Order Qualifying...Makes or Breaks Recruiters

When it comes to qualifying, there are 3 questions I live by.  The first is "Why is this position open?"  The second is "What are the details of the job?"  And last, but certainly not least, "What is the budget for the project?" These seem simple enough, and easy to say...but so many people I have worked with don't ask these questions, and then wonder why their candidate doesn't get hired or the company goes dark on them.

Breaking these down:

"Why is this position open?"

This question is essential for finding pain points, as well as gauging urgency.  If someone left unexpectedly, then this is a perfect time to pitch a contractor.  It gives you a chance to be the company's savior, and can close a deal quickly...just by asking this question.  Other follow up questions I ask are "Did the person leave without notice?" or "Are you loosing business without this role filled?"  You can then attack in the right direction.

"What are the details of the job?"

Skill set, duration, must haves, environment/culture, etc.  You want to find out as much as you can.  Typically I will jump on the phone with the client at this point (being an IT professional and recruiter) to show the client technical proficiency, as well as get a solid understanding for the role.  Managers respond very well and we have stolen business (sorry) just based off of our qualifying.  Other questions to follow this: "What kind of project are they working on?" or "What is the interview process?"

"What is the budget for the project?"

Given what this means...I mean, c'mon.  I always talk in terms of bill rate, never annual salary.  This way, you are on the same page start to finish with the client, as opposed to giving them sticker shock.  NEVER ASK TO GET HR IN THE MIX...they are a progress killer.  You will get a more realistic budget from the hiring manager, because he proposes the budgets for his department typically and HR wants to hammer you on rate just to save costs.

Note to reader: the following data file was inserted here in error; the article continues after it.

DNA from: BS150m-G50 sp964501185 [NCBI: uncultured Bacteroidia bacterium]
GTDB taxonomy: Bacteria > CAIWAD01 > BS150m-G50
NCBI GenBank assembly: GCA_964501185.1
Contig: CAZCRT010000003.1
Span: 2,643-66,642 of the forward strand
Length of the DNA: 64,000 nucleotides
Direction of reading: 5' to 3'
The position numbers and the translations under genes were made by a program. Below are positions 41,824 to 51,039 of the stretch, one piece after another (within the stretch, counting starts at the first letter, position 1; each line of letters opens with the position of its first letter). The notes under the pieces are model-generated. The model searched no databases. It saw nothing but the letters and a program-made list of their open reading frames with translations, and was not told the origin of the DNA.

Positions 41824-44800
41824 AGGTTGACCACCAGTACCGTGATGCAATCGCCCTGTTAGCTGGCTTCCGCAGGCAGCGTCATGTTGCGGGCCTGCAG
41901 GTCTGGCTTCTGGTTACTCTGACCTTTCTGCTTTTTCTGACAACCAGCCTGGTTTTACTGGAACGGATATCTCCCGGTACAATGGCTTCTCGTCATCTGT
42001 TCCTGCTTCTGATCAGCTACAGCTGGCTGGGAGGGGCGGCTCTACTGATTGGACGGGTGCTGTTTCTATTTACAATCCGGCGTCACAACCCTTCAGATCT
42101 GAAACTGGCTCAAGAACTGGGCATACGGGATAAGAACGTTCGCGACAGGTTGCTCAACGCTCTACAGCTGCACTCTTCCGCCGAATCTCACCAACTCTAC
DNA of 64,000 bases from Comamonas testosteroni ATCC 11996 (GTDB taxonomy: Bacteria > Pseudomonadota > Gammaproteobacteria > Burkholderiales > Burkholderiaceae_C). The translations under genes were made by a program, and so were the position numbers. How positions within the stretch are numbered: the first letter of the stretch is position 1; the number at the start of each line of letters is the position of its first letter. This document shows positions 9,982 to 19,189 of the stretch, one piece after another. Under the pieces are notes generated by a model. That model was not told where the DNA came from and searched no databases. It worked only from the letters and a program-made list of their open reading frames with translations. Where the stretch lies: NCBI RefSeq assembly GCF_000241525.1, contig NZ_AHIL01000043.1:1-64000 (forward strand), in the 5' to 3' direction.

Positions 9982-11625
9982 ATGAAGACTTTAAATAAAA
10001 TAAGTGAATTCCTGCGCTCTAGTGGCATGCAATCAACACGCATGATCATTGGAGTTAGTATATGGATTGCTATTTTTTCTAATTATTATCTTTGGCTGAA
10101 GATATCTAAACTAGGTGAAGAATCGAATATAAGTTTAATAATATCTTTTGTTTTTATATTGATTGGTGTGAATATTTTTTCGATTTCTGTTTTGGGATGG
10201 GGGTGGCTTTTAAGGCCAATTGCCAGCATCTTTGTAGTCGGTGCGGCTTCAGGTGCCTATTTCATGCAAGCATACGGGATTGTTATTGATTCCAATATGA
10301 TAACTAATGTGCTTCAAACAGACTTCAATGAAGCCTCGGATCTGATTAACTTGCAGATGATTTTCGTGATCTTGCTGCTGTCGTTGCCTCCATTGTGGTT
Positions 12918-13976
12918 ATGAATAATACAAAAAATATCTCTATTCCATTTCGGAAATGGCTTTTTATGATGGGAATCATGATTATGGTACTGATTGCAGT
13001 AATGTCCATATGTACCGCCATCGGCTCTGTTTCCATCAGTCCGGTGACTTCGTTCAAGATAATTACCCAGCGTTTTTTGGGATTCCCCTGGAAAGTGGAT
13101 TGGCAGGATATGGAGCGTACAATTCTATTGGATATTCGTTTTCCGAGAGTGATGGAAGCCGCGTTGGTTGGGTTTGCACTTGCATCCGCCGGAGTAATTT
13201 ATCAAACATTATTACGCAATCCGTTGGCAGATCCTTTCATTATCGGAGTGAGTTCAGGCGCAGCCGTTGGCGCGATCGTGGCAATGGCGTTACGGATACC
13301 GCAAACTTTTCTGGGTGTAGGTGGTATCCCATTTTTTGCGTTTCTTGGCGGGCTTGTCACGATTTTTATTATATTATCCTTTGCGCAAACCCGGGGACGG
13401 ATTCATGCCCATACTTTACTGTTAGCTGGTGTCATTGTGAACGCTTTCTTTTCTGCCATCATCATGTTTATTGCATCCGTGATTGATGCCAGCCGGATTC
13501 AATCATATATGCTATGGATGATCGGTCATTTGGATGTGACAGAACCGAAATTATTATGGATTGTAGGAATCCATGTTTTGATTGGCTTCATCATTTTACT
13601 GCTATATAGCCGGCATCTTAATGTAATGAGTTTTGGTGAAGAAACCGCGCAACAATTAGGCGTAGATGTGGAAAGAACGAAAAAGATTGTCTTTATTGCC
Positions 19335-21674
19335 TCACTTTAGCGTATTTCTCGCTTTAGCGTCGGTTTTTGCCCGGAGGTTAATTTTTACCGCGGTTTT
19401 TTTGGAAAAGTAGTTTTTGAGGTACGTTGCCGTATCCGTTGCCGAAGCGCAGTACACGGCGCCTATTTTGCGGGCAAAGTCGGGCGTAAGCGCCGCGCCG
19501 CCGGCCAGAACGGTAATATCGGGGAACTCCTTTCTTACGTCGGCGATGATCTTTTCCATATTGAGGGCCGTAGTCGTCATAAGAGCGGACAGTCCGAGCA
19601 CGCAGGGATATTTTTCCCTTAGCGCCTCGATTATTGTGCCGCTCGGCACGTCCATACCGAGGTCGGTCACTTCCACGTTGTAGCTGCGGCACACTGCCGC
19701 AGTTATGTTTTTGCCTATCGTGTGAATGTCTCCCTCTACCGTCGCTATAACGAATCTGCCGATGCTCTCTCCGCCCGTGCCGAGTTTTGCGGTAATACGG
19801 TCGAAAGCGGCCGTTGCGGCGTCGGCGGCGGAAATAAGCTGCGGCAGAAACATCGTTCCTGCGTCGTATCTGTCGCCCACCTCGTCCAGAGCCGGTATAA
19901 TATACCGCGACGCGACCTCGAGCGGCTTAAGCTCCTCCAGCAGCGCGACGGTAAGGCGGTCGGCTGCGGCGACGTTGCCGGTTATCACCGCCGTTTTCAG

These are just a couple of things to do, but they always have helped me in getting better orders and just by asking these questions my close rate doubled.


Any thoughts?  Any additions?  What questions work for you?

Views: 379

Comment by Will Branning on January 3, 2012 at 5:51pm

Good points Zachary...I also like to know what recruitment has been done thus far (e.g., job board ads, other recruiters engaged in search, etc.) and if they have absolutely determined that no one in their company would fit this job - its not fun finding out that they decided to transfer or promote someone internally :(

Also, its helpful to find out what they assess as the shortcomings of candidates they have interviewed and/or resumes they have reviewed...

Comment by Zachary Sines on January 4, 2012 at 12:39pm

Thanks for the addition Will.  Great points as well.  I will usually ask where the previous candidates were off the mark, and how we can improve our submittals based off of what you've seen.

It is very disappointing to find a referral or internal candidate was selected...I've had that happen before.  But a sign of a great recruiter is that they learn from that qualifying mistake and take them into account moving forward with other orders.

I have also offered, if they hire my candidate, to pay for the cost of the posting.  If I am getting a $5,000 finders fee, or better, I can afford to deduct a $150 posting...it always gives the client a bit of a boost for using you in that you go that extra step.


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